22Napoleon and New Orleans In 1801, a slave named Toussaint L’Ouverture led a violent slave uprising against the French colonists.
23Napoleon and New Orleans Though Napoleon sent in French troops, they were unable to put down the revolt.Without a profitable slave colony to feed, Louisiana was of no use to Napoleon.
24Check for Understanding B ask A: Who was Toussaint L’Ouverture?Be sure to re-state the question in your response!
25Napoleon and New Orleans Napoleon also was involved in a costly war with Britain.He decided he needed money more than he needed Louisiana.
26Napoleon and New Orleans Napoleon also feared he might lose New Orleans to the aggressive Americans.It would be better to sell it than have it be over-run by American settlers.
27Check for Understanding A ask B: Why was Napoleon willing to sell Louisiana to the United States?Be sure to re-state the question in your response!
28Jefferson and Louisiana New Orleans as an outlet for shipping the products of Western farmersMore land for farming, which was consistent with his vision for America’s futureAccess to the Pacific and trade with Asia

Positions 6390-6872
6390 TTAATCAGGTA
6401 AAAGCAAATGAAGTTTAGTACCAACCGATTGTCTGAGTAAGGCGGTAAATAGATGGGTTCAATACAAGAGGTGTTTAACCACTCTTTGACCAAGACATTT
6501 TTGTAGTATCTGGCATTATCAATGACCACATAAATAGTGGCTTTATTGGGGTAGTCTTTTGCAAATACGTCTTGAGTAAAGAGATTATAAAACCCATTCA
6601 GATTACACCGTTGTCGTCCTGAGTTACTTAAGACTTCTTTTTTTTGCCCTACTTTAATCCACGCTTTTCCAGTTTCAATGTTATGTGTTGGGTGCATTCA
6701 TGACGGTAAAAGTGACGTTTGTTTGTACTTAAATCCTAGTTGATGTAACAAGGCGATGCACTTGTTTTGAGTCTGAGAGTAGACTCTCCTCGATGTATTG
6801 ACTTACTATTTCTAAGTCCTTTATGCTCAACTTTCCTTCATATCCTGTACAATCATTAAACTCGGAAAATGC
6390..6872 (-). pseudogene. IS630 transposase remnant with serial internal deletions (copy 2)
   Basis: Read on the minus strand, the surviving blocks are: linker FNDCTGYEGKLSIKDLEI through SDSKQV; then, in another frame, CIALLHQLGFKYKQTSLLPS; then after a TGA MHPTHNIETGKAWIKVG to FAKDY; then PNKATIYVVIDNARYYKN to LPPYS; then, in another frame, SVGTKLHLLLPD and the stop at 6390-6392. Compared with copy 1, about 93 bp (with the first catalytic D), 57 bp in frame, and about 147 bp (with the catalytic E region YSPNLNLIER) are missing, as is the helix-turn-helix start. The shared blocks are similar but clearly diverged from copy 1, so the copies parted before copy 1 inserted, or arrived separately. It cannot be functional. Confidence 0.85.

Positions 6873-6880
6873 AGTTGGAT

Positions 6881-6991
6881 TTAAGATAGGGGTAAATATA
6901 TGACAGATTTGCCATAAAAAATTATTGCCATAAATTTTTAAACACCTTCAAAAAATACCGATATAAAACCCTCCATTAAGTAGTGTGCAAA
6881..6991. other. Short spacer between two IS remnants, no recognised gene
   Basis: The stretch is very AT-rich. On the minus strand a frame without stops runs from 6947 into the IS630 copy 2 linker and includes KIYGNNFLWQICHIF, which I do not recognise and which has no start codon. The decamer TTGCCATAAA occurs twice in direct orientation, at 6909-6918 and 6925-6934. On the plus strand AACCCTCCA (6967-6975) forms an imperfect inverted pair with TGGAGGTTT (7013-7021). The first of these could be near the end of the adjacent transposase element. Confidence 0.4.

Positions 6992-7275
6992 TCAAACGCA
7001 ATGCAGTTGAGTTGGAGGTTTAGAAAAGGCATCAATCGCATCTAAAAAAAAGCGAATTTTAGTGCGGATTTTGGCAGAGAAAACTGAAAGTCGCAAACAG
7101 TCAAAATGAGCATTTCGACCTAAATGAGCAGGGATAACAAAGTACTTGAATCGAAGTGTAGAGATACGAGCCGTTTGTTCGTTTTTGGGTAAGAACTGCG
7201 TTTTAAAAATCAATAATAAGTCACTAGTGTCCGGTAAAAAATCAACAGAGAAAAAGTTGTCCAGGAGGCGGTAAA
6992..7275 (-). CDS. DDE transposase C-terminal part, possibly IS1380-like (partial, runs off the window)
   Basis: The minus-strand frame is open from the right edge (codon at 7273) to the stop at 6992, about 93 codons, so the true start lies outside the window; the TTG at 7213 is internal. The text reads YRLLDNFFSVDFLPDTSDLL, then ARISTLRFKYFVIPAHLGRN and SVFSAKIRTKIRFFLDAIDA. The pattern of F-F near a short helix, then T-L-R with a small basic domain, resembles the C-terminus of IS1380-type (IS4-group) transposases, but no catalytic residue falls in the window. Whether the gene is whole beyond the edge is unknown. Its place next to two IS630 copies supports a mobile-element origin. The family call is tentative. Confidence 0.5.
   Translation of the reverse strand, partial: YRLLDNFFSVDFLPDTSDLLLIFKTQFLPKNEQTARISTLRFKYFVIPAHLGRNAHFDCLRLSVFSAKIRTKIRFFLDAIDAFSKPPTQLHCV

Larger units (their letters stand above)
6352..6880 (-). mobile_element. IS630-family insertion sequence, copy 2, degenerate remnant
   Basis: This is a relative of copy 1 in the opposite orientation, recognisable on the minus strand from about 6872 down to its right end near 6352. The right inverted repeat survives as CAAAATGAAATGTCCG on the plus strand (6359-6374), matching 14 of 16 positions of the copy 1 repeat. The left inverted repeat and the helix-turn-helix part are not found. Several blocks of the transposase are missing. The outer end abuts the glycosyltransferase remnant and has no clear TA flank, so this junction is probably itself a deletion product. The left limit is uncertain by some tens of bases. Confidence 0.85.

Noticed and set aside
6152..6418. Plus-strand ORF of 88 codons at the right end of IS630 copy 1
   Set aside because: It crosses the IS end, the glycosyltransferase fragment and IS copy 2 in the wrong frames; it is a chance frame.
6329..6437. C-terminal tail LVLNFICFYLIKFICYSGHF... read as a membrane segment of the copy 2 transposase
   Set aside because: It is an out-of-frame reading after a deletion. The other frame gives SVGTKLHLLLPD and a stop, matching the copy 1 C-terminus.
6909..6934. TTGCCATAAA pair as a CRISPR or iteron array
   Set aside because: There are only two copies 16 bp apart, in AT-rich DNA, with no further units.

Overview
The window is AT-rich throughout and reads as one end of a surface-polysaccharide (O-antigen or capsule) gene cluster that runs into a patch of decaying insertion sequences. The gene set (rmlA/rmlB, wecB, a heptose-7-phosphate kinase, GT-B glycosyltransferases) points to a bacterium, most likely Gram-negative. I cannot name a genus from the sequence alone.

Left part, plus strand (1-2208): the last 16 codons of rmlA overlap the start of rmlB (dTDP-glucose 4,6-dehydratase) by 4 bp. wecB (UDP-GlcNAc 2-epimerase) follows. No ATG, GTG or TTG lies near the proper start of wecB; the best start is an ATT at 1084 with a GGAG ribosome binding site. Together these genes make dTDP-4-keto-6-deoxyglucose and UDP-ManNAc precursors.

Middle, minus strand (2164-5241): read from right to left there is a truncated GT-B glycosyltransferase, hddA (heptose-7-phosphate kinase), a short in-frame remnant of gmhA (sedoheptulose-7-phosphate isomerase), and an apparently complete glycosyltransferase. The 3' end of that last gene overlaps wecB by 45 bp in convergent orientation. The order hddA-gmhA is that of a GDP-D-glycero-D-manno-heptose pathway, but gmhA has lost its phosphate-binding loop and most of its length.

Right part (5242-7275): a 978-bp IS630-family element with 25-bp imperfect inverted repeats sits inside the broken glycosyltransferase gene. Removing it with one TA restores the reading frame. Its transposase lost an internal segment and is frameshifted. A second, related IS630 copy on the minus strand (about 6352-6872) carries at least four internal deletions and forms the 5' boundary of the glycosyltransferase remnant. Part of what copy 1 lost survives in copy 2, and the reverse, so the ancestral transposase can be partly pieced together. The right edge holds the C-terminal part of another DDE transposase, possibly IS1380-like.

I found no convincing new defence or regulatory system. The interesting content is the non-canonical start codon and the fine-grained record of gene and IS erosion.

29The Louisiana Purchase Jefferson’s dilemma: strict construction of the Constitution or the greatest land deal of all time.On April 30, 1803, the Louisiana Purchase treaty was approved by the Senate, giving the United States the port of New Orleans and doubling the size of the country.
317. Why did Jefferson question his right to buy the Louisiana Territory? Three other nations had legal claims to the region.The Constitution said nothing about a president's right to buy land.He had been elected but had not yet taken the oath of office.To do so would put the nation in debt.
32Lewis and Clark Explore After purchasing the Louisiana Territory from France, Jefferson planned an expedition to explore it.He chose Captain Meriwether Lewis to lead the expedition.Lewis chose his old friend Lieutenant William Clark to put together a volunteer force for the trip.Clark was skilled as a mapmaker and outdoorsman.The expedition called itself the Corps of Discovery.